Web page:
News from the Interventional Council: The View from the Heart Valve Team
By Stephen Ramee, MD, and Michael Mack, MD
In 2003, we were working side by side—a cardiac surgeon and an interventional cardiologist—developing a percutaneous vascular anastomosis procedure that gave us a unique perspective of each other's talents. We realized that working together led to greater innovation than working separately in our own silos—and that we actually liked each other!
That year I (Dr. Ramee) gave a talk entitled "The Future of Cardiovascular Surgery: A Cardiologist's Point of View" at a national cardiac surgery meeting. At that time, the specialty had seen a tremendous decline from its heyday, when Rene Favaloro, Denton Cooley, and Michael DeBakey led the field. In 2003, there were too few applicants to cardiovascular surgery fellowship programs to fill all of the available spots. Interventional cardiology, on the other hand, had seen an explosion of investment and growth in coronary revascularization and structural heart disease. My advice to my audience, comprised almost completely of cardiac surgeons, was to "innovate, retrain, realign, or retire." Needless to say, I was not met with an overwhelming amount of applause at the time (and was not invited back the following year).
I'm happy to say, though, that much of the audience did heed this advice. The result of those innovation and retraining and realigning efforts is the Heart Valve Team. The current concept of the "Heart Team" was initially introduced in the SYNTAX trial, which noted that the Heart Team was required for assessment and suitability of left main and three-vessel coronary artery disease for trial enrollment. This subsequently evolved to the Heart Valve Team, which was critical to the development and clinical introduction of transcatheter heart valve therapies. Transcatheter aortic valve replacement (TAVR), in particular, would not have been possible without extremely close collaboration between surgeons and cardiologists. This integrated approach to patient care catalyzed by TAVR programs has had a significant halo effect into other aspects of cardiovascular care, including mitral valve disease.
Who's on the Heart Valve Team?
Members of the Heart Valve Team are led by a core group of cardiac surgeons and interventional cardiologists. Nurse coordinators, physician assistants, and nurse practitioners do much of the hard work. The echocardiographers and technologists, anesthesiologists, electrophysiologists, intensivists, gerontologists, social workers, and radiologists round out the team.
Members share a close collaboration:
- We talk, text, and email each other daily about patients.
- We see clinic, make rounds, and do TAVRs together.
- We review angiograms, CT scans, and echocardiograms together.
- We have weekly conference calls with our colleagues around the country.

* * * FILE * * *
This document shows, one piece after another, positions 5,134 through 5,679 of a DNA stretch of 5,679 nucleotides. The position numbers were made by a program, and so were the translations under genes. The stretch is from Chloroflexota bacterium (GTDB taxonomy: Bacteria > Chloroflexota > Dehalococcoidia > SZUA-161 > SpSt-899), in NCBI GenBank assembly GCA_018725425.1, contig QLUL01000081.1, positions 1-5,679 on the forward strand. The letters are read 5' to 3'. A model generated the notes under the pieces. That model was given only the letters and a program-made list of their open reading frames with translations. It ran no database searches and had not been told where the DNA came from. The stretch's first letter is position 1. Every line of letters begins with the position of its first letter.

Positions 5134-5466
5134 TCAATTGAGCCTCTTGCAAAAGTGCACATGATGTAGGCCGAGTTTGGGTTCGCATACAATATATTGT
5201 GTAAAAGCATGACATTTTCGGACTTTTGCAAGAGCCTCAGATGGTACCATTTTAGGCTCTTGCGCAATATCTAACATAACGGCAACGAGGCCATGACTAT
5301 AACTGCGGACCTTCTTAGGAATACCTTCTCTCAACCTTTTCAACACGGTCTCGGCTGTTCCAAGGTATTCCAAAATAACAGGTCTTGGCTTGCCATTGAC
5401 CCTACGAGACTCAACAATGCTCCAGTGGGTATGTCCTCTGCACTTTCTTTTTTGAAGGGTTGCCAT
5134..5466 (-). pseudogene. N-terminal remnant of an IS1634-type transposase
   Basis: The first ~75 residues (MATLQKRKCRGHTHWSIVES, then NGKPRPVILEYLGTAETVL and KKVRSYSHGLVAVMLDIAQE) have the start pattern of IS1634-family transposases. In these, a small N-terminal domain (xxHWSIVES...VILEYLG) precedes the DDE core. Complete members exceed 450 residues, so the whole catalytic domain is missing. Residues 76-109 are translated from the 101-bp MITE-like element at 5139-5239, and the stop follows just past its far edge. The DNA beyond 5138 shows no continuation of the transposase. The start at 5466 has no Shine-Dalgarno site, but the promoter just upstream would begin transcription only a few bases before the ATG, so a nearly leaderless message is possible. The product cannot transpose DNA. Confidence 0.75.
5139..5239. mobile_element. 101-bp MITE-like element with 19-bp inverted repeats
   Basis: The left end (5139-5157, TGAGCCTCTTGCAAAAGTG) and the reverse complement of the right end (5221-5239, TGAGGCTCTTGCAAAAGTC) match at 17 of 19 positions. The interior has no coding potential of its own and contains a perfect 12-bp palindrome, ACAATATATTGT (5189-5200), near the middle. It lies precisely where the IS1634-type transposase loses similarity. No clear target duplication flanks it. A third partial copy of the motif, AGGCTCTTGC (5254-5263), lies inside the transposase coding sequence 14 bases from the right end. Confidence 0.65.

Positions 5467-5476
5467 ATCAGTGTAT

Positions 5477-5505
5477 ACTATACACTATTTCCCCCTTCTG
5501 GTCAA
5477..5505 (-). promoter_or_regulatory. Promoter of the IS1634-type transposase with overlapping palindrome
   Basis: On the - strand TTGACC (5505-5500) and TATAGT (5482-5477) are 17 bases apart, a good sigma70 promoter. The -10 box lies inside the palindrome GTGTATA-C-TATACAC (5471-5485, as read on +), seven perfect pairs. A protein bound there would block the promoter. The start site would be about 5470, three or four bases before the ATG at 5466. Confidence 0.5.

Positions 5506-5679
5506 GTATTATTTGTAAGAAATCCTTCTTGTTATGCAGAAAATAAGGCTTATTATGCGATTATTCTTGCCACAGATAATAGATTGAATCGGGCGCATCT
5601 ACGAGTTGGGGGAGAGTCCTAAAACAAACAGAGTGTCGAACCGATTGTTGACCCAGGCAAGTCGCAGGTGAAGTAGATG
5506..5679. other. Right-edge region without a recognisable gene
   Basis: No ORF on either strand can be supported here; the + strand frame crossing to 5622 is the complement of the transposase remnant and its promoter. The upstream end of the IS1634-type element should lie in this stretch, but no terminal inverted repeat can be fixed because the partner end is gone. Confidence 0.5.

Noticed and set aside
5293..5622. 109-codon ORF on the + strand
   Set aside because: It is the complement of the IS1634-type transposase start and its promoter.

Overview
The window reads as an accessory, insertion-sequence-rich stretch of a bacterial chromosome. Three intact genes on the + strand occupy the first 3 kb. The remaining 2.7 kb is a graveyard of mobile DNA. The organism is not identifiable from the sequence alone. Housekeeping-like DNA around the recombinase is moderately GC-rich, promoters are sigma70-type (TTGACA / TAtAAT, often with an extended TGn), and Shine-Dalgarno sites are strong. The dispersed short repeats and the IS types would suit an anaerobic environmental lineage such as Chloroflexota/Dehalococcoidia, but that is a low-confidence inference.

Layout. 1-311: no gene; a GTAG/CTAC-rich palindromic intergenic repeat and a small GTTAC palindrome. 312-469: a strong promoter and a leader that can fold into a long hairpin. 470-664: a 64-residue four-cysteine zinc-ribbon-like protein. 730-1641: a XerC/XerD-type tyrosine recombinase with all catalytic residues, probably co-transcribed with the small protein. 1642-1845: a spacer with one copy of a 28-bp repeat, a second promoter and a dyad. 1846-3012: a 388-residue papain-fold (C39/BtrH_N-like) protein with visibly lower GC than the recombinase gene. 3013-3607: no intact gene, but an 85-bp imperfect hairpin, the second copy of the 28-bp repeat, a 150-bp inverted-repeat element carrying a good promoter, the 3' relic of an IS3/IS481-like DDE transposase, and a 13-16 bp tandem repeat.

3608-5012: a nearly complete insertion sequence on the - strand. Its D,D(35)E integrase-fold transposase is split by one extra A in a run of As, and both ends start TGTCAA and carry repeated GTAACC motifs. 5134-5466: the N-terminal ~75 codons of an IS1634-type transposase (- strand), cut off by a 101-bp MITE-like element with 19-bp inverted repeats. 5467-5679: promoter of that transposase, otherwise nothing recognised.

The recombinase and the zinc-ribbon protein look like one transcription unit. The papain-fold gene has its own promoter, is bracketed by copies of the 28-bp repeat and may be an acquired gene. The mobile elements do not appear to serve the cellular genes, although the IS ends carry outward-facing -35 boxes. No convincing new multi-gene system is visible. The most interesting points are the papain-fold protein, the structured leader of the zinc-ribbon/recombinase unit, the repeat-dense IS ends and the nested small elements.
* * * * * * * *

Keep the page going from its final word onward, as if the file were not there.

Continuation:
- We make collaborative decisions about what the best management for patients with aortic valve disease.
What Does This Mean for Our Patients and the Future of Cardiovascular Medicine?
History will be the judge of that, but at this early stage, 3 years after FDA approval of the SAPIEN Transcatheter Heart Valve® (Edwards Lifesciences; Irvine, California), and with more than 270 TAVR centers in the United States, we can already appreciate that Heart Valve Team collaboration has allowed us to rapidly triage patients into low-, medium-, and high-risk surgical candidates.
Furthermore, we can determine whether TAVR is a possibility for the high-risk and inoperable patients, and select which access (percutaneous or surgical) would be best utilized. For those patients who are debilitated—but possible surgical AVR or TAVR candidates—we can rehabilitate them, frequently using balloon aortic valvuloplasty as a bridge, and then reassess their options. For those patients who face futility, we can offer them palliative care without dragging out the inevitable.
The Heart Valve Team concept was invented by cardiologists and cardiac surgeons and then mandated by the federal government as a requisite for reimbursement on our recommendation. The Heart Valve Team is an example of how physicians and their societies can work collaboratively with government and industry and lead to improvement in the lives of our patients in this era of tremendous medical uncertainty. Hopefully, it is a model that we physicians can repeat in addressing best care for other major problems in cardiovascular medicine.
Stephen Ramee, MD, is medical director for the structural and valvular heart disease programs at Ochsner Medical Center in New Orleans, Louisiana. Michael Mack, MD, is from Baylor Scott & White Healthcare System in Dallas, Texas. Dr. Ramee is Chair of the ACC's Interventional Section Leadership Council and Dr. Mack is a Council member.
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